Rule 17(c) was implemented to "expedite the trial by providing a time and place before the trial for the inspection of the subpoenaed materials." Bowman Dairy Co. v. United States, 341 U.S. 214, 220 (1951). Rule 17(c) was designed as a time-saving mechanism, and was "not intended to provide an additional means of discovery." Id. Accordingly, the burden is on the movant to demonstrate: (1) that the requested documents are evidentiary and relevant; (2) that they are not otherwise procurable reasonably in advance of trial by the exercise of due diligence; (3) that the party cannot properly prepare for trial without such production and inspection in advance of trial and that the failure to obtain such inspection may tend unreasonably to delay the trial; and (4) that the application is made in good faith and is not intended as a general "fishing expedition." United States v. Nixon, 418 U.S. 683, 699-700 (1974); see also United States v. Arditti, 955 F.2d 331, 345 (5th Cir. 1992)(finding that a Rule 17(c) subpoena can be authorized only if requested documents are relevant, admissible, and requested with sufficient specificity). If the requisite showing is made, "the court may permit the parties and their attorneys to inspect all or part of" the subpoenaed documents. Fed. R. Crim. P. 17(c).

B. The Government's Standing

Defendant argues that the government does not have standing to challenge subpoenas issued to the Terrebonne Parish Sheriff's Office. The Court finds defendant's argument to be without consequence; regardless of whether the government has standing, the Court is obligated under Rule 17 to assess each subpoena for compliance with the Nixon factors. Bowman Dairy Co. v. United States, 341 U.S. 214, 221 (1951) ("The burden is on the court to see that the subpoena is good in its entirety and it is not upon the [subpoenaed party] to cull the good from the bad."); United States v. Hankton, No. 12-1, 2014 WL 688963, at *2 n.1 (E.D. La. Feb. 21, 2014).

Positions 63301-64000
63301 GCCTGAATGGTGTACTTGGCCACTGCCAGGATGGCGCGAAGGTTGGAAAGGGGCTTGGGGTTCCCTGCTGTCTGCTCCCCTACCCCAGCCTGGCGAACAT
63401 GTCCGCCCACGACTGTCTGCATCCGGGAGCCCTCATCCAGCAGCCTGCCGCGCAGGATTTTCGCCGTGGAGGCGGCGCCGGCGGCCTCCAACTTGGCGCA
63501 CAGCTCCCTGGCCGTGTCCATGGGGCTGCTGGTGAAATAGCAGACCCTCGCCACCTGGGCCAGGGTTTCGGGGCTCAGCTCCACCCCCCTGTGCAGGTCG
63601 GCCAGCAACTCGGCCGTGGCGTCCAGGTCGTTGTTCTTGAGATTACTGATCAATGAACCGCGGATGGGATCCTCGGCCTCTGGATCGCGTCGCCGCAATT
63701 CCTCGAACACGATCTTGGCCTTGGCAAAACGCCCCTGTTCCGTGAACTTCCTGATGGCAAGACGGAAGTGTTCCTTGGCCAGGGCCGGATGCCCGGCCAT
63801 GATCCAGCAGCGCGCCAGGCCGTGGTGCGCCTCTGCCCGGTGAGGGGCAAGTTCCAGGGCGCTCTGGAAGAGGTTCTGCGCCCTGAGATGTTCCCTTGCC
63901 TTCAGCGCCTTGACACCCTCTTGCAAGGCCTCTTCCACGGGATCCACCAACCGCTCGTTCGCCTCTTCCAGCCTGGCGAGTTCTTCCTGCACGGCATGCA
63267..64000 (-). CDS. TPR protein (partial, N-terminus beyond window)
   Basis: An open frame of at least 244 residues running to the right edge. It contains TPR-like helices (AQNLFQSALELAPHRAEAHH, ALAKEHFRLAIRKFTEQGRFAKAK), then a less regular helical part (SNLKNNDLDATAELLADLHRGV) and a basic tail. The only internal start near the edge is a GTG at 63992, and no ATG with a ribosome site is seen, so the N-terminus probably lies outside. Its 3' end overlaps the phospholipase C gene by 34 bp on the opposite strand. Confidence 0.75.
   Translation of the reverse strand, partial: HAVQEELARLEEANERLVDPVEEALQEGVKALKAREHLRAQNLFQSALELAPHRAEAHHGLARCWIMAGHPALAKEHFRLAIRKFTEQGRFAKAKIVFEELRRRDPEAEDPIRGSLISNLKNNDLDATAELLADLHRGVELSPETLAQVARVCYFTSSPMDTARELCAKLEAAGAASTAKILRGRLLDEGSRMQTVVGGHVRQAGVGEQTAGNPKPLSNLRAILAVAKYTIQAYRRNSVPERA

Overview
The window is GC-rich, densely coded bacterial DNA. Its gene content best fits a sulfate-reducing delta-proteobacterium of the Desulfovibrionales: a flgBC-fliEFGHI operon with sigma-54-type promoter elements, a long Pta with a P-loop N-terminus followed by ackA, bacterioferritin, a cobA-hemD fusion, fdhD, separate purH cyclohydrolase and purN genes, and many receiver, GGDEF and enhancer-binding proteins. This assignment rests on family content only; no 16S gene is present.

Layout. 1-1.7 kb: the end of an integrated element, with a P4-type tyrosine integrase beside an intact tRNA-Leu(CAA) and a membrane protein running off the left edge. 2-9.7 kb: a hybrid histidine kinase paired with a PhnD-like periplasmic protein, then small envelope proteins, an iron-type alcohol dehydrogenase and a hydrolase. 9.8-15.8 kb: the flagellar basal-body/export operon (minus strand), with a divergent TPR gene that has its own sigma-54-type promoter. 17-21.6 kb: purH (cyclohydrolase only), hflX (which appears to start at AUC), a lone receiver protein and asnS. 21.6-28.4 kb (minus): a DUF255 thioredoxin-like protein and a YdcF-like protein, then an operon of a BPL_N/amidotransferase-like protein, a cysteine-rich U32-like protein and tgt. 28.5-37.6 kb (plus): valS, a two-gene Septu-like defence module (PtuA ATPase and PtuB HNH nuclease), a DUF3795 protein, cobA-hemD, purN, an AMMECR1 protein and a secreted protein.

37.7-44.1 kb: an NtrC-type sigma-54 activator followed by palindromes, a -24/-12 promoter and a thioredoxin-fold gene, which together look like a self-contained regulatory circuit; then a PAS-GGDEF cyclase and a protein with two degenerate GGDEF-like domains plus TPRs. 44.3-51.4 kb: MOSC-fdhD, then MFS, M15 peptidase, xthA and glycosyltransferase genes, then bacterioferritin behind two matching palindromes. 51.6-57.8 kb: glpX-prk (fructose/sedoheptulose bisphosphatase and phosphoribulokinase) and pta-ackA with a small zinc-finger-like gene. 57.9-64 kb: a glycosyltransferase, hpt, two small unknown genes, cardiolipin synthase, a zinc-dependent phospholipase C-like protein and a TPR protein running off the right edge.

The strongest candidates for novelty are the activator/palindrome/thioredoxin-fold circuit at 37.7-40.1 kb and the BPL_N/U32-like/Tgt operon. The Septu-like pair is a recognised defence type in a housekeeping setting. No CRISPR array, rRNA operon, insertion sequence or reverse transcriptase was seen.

C. The Alton Celestine Subpoena

The government argues that defendant's subpoena directed at the Terrebonne Parish Sheriff's Office for Alton Celestine's confidential informant file should be quashed because enforcement of the subpoena "would infringe on a qualified law enforcement privilege which protects investigative files in ongoing criminal investigations."[4]

The Fifth Circuit has recognized "a qualified privilege protecting investigative files in an ongoing criminal investigation." In re U.S. Dep't of Homeland Sec., 459 F.3d 565, 568 (5th Cir. 2006). When the government asserts the privilege, "the district court should review the documents at issue in camera to evaluate whether the law enforcement privilege applies to the documents at issue." Id. at 570. In making the determination, the Court must balance "the government's interest in confidentiality against the litigant's need for the documents." Coughlin v. Lee, 946 F.2d 1152, 1160 (5th Cir. 1991).